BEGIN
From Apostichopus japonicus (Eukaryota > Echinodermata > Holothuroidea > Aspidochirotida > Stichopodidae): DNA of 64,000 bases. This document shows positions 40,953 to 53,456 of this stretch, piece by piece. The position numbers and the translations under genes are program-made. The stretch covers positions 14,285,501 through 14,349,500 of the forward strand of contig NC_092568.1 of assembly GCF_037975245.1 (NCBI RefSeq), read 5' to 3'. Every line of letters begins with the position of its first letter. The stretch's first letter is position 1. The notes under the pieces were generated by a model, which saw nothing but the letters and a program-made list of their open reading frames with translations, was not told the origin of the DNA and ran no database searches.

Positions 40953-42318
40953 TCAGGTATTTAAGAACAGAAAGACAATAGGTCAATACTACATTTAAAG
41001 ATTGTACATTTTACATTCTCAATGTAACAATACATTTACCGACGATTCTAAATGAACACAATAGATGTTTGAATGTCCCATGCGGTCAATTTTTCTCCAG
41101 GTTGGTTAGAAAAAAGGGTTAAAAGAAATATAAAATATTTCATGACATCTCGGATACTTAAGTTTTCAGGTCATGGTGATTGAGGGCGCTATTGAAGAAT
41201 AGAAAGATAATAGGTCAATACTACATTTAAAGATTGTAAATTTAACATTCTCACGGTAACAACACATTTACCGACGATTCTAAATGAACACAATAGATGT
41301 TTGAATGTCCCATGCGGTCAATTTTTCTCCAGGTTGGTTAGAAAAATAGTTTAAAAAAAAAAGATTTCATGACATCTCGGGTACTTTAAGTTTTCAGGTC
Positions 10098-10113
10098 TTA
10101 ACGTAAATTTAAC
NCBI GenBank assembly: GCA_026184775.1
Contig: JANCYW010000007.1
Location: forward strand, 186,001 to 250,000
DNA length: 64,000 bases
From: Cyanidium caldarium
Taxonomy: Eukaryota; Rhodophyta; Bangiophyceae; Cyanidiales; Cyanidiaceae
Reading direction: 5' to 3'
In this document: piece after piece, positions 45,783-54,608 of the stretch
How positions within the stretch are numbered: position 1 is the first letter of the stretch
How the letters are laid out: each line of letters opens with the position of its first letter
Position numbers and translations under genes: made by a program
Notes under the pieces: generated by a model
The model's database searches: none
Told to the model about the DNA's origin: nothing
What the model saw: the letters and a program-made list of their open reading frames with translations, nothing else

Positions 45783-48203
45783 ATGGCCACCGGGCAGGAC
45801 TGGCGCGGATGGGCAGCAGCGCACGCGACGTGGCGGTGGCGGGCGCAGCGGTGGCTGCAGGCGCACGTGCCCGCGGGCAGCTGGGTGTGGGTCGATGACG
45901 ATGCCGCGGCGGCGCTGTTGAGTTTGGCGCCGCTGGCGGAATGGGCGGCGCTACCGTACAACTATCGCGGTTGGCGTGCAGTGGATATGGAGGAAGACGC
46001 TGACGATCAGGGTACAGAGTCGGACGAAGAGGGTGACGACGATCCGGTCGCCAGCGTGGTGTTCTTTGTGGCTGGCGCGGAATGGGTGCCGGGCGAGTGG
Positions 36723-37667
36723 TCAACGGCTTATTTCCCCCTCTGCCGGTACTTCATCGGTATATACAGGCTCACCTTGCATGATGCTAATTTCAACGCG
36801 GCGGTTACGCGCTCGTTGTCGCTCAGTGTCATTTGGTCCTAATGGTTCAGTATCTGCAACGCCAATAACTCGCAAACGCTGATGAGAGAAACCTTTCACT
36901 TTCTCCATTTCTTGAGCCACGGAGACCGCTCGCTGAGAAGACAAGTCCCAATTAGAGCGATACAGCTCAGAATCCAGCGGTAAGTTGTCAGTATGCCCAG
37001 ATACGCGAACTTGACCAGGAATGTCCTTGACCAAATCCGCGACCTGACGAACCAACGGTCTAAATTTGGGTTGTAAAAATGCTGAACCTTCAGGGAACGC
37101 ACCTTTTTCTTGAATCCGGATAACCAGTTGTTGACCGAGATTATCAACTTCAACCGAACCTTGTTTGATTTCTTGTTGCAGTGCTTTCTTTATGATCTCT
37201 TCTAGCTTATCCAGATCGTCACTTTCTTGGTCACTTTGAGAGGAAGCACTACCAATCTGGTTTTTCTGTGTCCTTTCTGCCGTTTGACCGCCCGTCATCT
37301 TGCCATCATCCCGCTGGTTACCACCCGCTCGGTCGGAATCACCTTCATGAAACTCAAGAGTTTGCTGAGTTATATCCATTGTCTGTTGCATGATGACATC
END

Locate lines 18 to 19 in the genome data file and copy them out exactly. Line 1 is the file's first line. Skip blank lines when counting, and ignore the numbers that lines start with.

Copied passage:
In this document: piece after piece, positions 45,783-54,608 of the stretch
How positions within the stretch are numbered: position 1 is the first letter of the stretch